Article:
Dr. Nagler's Tinnitus Corner
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jrose1967

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 #1 

Hi Dr. Nagler,
Hope you're well and enjoying the summer. I've got another question to which I cannot find a consistent answer.

I have mild/moderate high-frequency hearing loss and tinnitus. Left ear is a bit worse than my right ear. Is some level of high-frequency hearing loss considered "normal" as we get older? (I just turned 50 in January.)

Oh, and does the fact that I have a bit of high-frequency hearing loss already make my ears more susceptible to future damage than someone without hearing loss. In essence, do I need to be more cautious around loud noises than the general public?


Okay, I guess that's two questions. Have a great day.

 

Dr. Nagler

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 #2 

 

Quote:
Originally Posted by jrose1967
I've got another question to which I cannot find a consistent answer.

Just a bit off-topic (and possibly picky) here, but what folks in search of good information should be seeking is a correct answer, regardless of whether or not it is "consistent." The challenge, then, lies in how to figure out if an answer is correct. And given all the really bad information out there about tinnitus, that challenge can indeed be a formidable one.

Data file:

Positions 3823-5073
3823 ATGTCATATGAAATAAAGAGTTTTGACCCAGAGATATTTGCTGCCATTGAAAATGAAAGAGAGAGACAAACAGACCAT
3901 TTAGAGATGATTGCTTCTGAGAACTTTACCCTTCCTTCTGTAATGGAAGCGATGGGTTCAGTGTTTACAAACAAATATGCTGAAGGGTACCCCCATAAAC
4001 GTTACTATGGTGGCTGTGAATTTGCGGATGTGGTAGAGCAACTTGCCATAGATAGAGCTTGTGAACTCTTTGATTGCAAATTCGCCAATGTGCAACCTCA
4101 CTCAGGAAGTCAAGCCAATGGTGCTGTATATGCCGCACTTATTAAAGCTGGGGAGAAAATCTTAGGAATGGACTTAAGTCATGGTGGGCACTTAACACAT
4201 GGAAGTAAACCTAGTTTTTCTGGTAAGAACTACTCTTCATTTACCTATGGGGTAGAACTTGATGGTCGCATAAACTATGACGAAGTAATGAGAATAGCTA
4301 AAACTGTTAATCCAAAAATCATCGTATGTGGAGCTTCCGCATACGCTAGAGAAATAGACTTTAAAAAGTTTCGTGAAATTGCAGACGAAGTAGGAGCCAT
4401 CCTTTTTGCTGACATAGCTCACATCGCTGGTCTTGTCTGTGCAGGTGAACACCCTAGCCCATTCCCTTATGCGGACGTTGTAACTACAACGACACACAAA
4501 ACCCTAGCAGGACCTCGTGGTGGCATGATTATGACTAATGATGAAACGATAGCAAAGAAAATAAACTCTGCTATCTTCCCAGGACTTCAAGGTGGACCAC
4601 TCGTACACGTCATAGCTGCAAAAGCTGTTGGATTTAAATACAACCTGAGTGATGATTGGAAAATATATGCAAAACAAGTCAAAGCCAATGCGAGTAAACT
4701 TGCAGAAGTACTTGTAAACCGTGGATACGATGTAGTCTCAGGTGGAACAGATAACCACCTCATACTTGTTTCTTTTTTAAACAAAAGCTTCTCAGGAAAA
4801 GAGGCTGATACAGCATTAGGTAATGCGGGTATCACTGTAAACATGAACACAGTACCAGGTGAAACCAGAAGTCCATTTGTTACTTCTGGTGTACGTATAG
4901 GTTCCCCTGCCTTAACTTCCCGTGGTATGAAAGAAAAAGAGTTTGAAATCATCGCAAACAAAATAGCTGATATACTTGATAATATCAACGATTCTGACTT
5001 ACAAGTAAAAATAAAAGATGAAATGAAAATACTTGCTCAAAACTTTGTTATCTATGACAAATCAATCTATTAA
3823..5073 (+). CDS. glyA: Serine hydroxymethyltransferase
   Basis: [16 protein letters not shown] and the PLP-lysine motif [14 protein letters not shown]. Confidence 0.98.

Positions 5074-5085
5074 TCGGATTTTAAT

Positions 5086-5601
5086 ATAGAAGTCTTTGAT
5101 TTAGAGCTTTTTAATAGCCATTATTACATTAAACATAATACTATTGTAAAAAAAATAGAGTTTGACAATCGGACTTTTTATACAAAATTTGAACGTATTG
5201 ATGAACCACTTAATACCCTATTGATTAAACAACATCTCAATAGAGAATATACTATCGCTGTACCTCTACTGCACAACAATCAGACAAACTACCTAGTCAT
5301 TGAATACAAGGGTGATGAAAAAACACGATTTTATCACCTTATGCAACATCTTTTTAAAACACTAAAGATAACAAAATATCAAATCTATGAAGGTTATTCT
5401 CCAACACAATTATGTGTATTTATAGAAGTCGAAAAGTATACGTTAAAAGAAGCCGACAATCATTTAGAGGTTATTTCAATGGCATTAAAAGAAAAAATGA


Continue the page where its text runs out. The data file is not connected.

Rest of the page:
Quote:
I have mild/moderate high-frequency hearing loss and tinnitus. Left ear is a bit worse than my right ear. Is some level of high-frequency hearing loss considered "normal" as we get older? (I just turned 50 in January.)

Yes, some level of high-frequency hearing loss is to be expected as we get older. We lose 0.5% of the hair cells within our cochlea for every year of our adult lives, resulting in this "normal" hearing loss. The medical term is presbycusis.

Quote:
Oh, and does the fact that I have a bit of high-frequency hearing loss already make my ears more susceptible to future damage than someone without hearing loss. In essence, do I need to be more cautious around loud noises than the general public?

No. But please bear in mind that the general public is itself woefully ignorant about the need to be cautious around loud noises. So I wouldn't necessarily use what John Q. Public does as a guide for what you yourself should do in that regard.

Hope this helps.

Stephen M. Nagler, M.D.
Atlanta Tinnitus Consultants, LLC


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Dr. Nagler's Tinnitus Corner is provided for education and information only. It is not intended for the purpose of providing medical care and should in no way substitute for appropriate in-person consultations with qualified healthcare professionals. By using this site, participants agree to hold Dr. Nagler and Atlanta Tinnitus Consultants, LLC harmless with respect to any loss, injury, claim, liability, or damage arising from following the postings herein.